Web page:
– Vietnam/Laos/Cambodia: Again, as a likely Communist sypmathizer (who already admits that no one can judge communists unless they look inward first) you’re judging the outcome of “millions” killed as a cause that makes the “model” country look bad and the war unjust. If a backwards dictatorship sends millions of people to battle for COmmunist expansionism and they die, its the governments fault for sending them. So the government is at fault, AND their cause was unjust. Not our fault! 🙂
    – Indians – Everyone’s favorite good guys. But lets consider the following: A – a number of “Indians” were cannibals and into human sacrifice…or “only” scalping. This 1960’s notion of the Indian as a hunter/gatherer at peace with “mother earth” is a fantasy. They were a great many tribes quite barbaric. And again, its not like they weren’t fighting eachother in addition to the US. But if you’re mad and want to dig up my grandpa and kick his butt, go right ahead (he’s cuban though…)
    – South_American golpes…not sure what a golpe is.
    – Apartheid in South Africa…..Apartheid is a very bad thing. Interestingly enough, the Communist terrorist organization that took over from the evil whites turned South Africa into a crime infested cespool.

    You know giansoko, Americans who aren’t leftists like yourself (and therefore genetically predisposed to hating their own country) laugh when we hear “facts” from Michael Moores “documentry” on 9-11 that were disproven and laughed out of consideration years ago still repeated as if they were true.

  112. Dear Jason Mandez,
    you should go back to school and get a better understanding of South American history before saying that u dont know what a golpe is..just to give u a small hint why dont u have a closer look at the US aids to Machado dictator, via the US ambassador Crowder in Havana and then later to Batista.. or if u prefer u can look at Chile with Pinochet..the imperialistic US foregin policy has always brought dictatorship around the globe and especially in America latina y Cuba.. Unfortunately for them and thanks for the humanity men like Fidel has been fighting against the US oppression and for a free cuba..I am wondering what kind of history do they teach u in ur amazing private school in Miami, for sure not Marti’ thoughs (Viví en el monstruo (US) y le conozco las entrañas)…

  113. I come from Croatia ex Yugoslavia and I only emphasize that because I’ve been living in communist regime and I deeply understand what You are talking about. But, there is always but. The Cubans still don’t know what is coming “after” and we know it. The brutal capitalism, all national sources sold to foreigners and our country is becoming the game of masters and slaves. NATO, EU, economic globalozation, democracy all that bullshit is becoming our great victories! Victories for rulling politicians who speak of free world and free people. But normal people are less and less free living in fear and dependency.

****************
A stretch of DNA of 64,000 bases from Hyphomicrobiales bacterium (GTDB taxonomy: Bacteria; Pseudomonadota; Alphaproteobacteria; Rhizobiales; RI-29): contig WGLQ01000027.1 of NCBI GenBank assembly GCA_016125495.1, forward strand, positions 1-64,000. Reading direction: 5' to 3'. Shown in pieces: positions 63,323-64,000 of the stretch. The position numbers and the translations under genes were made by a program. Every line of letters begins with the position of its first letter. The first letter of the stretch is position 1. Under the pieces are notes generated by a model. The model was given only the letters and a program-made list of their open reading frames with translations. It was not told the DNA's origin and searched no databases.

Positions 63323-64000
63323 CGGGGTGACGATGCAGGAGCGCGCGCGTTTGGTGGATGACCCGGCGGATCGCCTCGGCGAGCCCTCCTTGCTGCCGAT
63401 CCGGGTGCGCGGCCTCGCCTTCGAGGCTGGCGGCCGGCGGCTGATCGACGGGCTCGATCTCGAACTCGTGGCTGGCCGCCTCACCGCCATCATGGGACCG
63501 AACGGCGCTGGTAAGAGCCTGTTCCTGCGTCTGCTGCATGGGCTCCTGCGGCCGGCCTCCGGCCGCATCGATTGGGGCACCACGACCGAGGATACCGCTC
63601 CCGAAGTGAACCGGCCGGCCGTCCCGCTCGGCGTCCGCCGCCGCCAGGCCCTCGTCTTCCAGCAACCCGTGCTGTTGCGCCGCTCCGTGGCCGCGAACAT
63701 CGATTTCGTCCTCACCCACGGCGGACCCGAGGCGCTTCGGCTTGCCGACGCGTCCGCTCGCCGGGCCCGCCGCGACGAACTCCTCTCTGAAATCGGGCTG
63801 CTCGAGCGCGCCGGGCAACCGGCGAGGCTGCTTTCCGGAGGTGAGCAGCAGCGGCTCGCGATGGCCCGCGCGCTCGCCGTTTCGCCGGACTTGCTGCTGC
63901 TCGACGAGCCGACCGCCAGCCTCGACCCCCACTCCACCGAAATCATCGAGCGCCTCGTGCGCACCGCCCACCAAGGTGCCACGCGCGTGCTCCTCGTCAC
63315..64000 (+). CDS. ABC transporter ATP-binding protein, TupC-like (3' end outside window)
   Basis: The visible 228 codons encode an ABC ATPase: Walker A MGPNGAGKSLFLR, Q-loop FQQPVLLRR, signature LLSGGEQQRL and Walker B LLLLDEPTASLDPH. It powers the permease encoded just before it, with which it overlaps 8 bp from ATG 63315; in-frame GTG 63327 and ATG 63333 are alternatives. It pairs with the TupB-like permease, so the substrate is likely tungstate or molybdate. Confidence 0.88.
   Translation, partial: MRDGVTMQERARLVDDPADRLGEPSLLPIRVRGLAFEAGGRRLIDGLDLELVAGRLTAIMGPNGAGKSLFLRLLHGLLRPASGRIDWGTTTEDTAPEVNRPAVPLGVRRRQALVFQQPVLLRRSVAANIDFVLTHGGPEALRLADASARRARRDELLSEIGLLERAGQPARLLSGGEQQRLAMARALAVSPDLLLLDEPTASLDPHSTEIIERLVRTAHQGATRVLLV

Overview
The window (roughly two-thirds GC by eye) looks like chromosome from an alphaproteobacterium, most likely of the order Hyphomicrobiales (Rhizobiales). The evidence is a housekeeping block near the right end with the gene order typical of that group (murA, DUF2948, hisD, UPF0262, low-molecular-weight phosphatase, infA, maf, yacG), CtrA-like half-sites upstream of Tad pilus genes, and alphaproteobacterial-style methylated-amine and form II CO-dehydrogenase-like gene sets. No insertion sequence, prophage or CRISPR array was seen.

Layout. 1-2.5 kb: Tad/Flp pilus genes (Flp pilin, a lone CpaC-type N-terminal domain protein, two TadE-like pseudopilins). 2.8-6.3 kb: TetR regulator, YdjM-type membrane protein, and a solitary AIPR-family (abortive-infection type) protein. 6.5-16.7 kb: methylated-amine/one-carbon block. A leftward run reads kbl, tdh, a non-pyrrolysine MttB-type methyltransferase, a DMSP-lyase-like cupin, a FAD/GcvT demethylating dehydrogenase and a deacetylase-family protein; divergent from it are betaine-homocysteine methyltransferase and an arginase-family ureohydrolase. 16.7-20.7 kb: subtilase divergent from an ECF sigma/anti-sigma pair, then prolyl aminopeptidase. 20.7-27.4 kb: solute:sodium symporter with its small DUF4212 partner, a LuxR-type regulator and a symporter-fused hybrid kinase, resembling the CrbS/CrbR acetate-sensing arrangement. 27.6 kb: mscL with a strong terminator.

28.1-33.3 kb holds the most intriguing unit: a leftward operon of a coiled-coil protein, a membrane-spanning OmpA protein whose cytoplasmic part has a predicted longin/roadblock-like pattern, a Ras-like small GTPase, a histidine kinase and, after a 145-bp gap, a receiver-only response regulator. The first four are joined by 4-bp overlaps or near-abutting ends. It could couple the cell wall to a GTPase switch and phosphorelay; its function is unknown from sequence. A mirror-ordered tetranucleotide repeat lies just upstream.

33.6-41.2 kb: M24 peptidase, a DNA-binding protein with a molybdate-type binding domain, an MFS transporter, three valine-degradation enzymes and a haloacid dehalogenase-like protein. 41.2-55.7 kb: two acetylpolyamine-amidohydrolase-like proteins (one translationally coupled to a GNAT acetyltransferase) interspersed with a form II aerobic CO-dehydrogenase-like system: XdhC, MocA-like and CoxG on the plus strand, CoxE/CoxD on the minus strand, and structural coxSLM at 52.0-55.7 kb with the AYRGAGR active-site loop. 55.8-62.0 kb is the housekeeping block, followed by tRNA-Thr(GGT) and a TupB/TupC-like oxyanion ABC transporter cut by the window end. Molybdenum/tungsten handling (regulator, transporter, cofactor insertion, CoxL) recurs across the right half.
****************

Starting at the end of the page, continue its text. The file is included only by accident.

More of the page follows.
114. Hola Yoani. Primero que nada, felicidades por su reconocimiento reciente. Sepa usted que en EE. UU. también nos enfrentamos a una administración que no reconoce error alguno al lanzar políticas fallidas ni se disculpa por falta de competencia cuando bien debiera hacerlo. No he sabido que este presidente (Jorgito Matojo) en momento alguno halla indicado congoja por su incompetencia o falta de dedicación al oficio de la presidencia. Me pregunto si esto es un problema de naturaleza endémica al oficio de la labor política.
    Gracias por sus comentarios.

  115. This is a call to those who visit Generacion Y and support the rights of cubans to use the internet and have freedom of speech to support the nomination of Generation Y for the 2008 Nobel Peace Prize.

    Please, contact The Nobel Prize Organization at Nobelprize.org and support this effort

  116. It’s obvious that Yoani Sánchez has been silenced by the oppresive dictator Raul because she hasn’t posted since March 5, 2008. So musch for Cuba opening up. Yeah, right….Cuba will never be open to free speech as long as the oppresive dictator is in charge, because it hurts the dictator’s ears. Cubans should rise up, drag Raul and Fidel into the street and beat them with sticks until they are dead.

  117. Yoani Sanchez Generation Y Cuba blog shut down by Cuban government

    Published: Mon March 24, 2008
    By: Publisher in Cuba Politics > Castro’s Cuba
    Tools: Tell-a-Friend | Email this author | Printer Friendly | Del.icio.us This

    Reuters

    The Cuban authorities have blocked access from Cuba to the country’s most-read blogger, Yoani Sanchez, she said on Monday.

    Sanchez, whose critical ”Generacion Y” blog received 1.2 million hits in February, said Cubans can no longer visit her Web page and two other home-grown bloggers on the Web site on a server in Germany.